New England Floods
Days of torrential rainfall
across New England
unleashed some of the
worst flooding to strike
the region in 70 years. Massachusetts
Gov. Mitt Romney described the
inundation as “almost biblical” in
scope. Thousands of people were
forced to flee their submerged neighborhoods
after water filled their basements
and surged over some rooftops.
In neighboring New Hampshire,
more than 600 roads were damaged,
destroyed or under water.

Yucatan Blazes
Wildfires on Mexico’s
Yucatan Peninsula
charred thousands of acres
and damaged the ancient
Mayan cities of Chichen Itza and
Oxtankah. The blazes were the latest
of 22 wildfires that began to erupt in
February due to parched conditions.
Mexico’s National History and
Anthropology Institute (INAH) said
the wildfires damaged a fourth-century
building in Chichen Itza, which
is about 110 miles west of the popular
resort of Cancun. INAH added
that fires also hit Oxtankah, a fourthcentury
Mayan market city near
Chichen Itza. Some historic areas will
be closed to the public until restoration
can be completed.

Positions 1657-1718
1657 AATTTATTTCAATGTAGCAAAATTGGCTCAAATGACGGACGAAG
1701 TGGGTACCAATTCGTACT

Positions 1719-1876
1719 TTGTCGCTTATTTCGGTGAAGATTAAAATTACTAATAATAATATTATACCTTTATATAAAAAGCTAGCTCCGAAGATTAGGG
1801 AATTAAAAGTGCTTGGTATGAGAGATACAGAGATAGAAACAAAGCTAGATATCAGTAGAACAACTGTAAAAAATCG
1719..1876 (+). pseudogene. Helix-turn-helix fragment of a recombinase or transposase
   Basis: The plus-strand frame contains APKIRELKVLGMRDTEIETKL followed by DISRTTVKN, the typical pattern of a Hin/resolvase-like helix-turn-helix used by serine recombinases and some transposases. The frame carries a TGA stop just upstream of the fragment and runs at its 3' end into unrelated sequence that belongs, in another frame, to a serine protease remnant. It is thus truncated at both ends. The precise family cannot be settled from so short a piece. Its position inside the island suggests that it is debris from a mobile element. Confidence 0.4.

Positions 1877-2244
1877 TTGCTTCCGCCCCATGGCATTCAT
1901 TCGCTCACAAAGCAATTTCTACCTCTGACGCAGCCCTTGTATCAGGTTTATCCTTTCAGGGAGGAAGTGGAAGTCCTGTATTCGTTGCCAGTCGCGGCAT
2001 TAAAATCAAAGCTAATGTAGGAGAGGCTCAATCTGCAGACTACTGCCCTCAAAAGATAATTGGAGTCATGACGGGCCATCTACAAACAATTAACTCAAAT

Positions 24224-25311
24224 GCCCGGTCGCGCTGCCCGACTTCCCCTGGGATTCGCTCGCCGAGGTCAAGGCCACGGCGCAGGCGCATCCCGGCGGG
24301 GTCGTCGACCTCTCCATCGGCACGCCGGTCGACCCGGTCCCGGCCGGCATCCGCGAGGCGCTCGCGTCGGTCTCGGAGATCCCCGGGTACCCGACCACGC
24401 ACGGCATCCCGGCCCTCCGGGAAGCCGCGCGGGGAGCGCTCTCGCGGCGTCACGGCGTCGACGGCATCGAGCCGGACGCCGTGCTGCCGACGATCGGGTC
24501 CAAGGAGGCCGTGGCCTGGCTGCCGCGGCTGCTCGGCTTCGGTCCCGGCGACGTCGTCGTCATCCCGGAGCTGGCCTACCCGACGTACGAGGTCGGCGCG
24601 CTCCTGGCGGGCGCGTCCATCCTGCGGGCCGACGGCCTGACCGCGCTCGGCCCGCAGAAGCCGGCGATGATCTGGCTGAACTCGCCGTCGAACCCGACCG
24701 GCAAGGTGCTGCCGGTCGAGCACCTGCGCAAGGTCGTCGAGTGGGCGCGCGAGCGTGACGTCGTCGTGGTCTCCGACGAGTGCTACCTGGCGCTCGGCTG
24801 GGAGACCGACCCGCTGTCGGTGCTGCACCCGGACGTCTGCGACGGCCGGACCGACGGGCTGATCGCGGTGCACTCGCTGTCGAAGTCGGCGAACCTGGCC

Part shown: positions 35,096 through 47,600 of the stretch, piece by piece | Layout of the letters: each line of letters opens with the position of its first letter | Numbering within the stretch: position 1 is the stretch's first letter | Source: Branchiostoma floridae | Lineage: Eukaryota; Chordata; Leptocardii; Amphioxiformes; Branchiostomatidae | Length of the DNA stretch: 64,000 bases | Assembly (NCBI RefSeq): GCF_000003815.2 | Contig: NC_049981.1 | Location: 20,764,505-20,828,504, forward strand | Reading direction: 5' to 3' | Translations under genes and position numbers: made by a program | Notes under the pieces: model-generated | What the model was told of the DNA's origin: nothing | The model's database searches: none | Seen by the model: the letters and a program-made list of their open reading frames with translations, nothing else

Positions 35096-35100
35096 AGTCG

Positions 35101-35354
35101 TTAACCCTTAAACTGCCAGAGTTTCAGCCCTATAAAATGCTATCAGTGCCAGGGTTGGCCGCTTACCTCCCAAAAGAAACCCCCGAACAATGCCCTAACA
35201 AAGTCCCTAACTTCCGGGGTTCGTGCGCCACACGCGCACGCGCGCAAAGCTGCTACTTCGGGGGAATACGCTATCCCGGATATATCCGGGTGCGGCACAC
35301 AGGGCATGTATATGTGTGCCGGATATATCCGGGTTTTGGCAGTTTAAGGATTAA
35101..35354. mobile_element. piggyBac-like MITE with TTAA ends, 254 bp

Typhoon Chanchu
At least 37 people were
killed in the central Philippines
when Typhoon
Chanchu pounded the
island of Luzon. The storm then
attained Category 4 strength over the
South China Sea, but weakened
before making landfall along the border
of China’s Guangdong and Fujian
provinces. Floods and high winds
killed 11 people and forced a million
coastal residents to be evacuated.

A powerful temblor centered
near the remote
Kermadec island chain
was felt widely across
New Zealand, more than 700 miles
away. The magnitude 7.4 undersea
quake was too deep to create a
tsunami, and caused no significant
damage in New Zealand.
• Other earth movements were felt
in the New Zealand capital of
Wellington, Tonga, northwest Sumatra,